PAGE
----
He arrived in Israel in 1935 and worked at Hadera. He was also a guard at Tulkarem and Kalkiliya. The members of the local farming settlements (moshavs) liked him because of his fearlessness. Yakov was arrested by the British at Hadera as the result of taking part in retaliatory action by the underground. He sat in Acre prison for several months.

After being freed from prison he was sent by the Haganah to Hanita where he was given the task of training himself to assemble and handle weapons in the armory of the British Army. He became a specialist in this field.

In 1947 he was sent to obtain weapons from the Arabs and never returned. He fell at his guard post in the fields of Benyamina.

David Gratzer, son of Chaya and Yakov Gratzer

Born 28th Tevet 1921 in Ramat Gan and fell 3rd Iyar 1948 at a radar station. David was raised in Kfar Yehoshua and was liked by his friends and teachers. David was quiet gentle and serious, he loved nature and prepared for a career in agriculture. His ambition was to have a rural life working the land.

When he was mobilized in March 1948 he was sent to the besieged Jerusalem, for weeks his family awaited his return, but he never did – he fell on road to Jerusalem.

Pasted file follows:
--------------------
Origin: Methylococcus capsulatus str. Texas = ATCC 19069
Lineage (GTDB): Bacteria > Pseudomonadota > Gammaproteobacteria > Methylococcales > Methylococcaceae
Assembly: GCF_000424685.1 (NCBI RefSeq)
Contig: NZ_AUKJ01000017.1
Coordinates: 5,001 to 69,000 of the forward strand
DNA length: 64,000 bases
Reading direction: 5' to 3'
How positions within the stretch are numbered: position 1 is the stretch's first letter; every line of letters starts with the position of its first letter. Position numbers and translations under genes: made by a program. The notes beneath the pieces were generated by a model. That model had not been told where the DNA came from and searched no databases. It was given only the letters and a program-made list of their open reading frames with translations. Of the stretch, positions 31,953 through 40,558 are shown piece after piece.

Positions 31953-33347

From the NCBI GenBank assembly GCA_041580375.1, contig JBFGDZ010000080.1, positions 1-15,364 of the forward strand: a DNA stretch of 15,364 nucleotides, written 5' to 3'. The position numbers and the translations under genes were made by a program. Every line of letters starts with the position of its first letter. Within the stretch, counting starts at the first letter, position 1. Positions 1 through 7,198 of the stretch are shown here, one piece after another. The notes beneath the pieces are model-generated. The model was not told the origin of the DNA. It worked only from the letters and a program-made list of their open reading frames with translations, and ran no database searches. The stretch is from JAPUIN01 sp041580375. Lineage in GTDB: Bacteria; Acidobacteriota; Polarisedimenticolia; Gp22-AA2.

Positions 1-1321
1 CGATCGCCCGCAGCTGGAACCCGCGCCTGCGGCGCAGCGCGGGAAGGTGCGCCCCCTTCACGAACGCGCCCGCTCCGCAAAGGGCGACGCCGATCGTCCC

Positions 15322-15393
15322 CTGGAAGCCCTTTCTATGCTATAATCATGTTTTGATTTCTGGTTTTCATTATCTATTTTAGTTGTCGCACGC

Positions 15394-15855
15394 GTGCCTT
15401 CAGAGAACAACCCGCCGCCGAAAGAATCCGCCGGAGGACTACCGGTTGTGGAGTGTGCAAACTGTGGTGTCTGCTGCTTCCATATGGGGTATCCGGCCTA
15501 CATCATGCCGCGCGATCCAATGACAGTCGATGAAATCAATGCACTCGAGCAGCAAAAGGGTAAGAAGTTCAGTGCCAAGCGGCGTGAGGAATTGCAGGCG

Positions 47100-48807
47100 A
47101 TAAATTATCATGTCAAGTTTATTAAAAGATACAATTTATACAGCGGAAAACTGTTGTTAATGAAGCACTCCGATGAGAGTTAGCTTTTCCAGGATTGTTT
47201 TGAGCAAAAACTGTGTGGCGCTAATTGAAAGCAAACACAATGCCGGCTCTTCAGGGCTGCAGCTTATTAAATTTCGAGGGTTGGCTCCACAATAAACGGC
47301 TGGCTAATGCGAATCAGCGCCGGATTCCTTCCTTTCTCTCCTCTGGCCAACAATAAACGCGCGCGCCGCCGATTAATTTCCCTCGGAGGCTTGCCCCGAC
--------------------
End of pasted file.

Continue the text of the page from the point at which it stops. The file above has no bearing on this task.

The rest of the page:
Gershon Dubinboim, son of Mala and Tanchum

Born 26th April 1927 in Brest. Fell on the 21st Tishrei 1948 on the Negev Front.

The Dubinboim family made Aliyah from Brest to Israel in 1935. Gershon finished his primary school in Rechovot. Due to the difficult financial situation of his family he interrupted his studies and began to work at 15. He was accepted into Kibbutz Degania – and was sent to an instructor's course by the Haganah. Returning to Degania he gave all his free time to working for the Haganah.

When W.W.2 ended Gershon and his family became aware that all of their nearest and dearest in Brest had been murdered by the Nazis. Gershon decided to enlist in the Palmach where he took part in the most dangerous missions. He distinguished himself and studied to further increase his military expertise.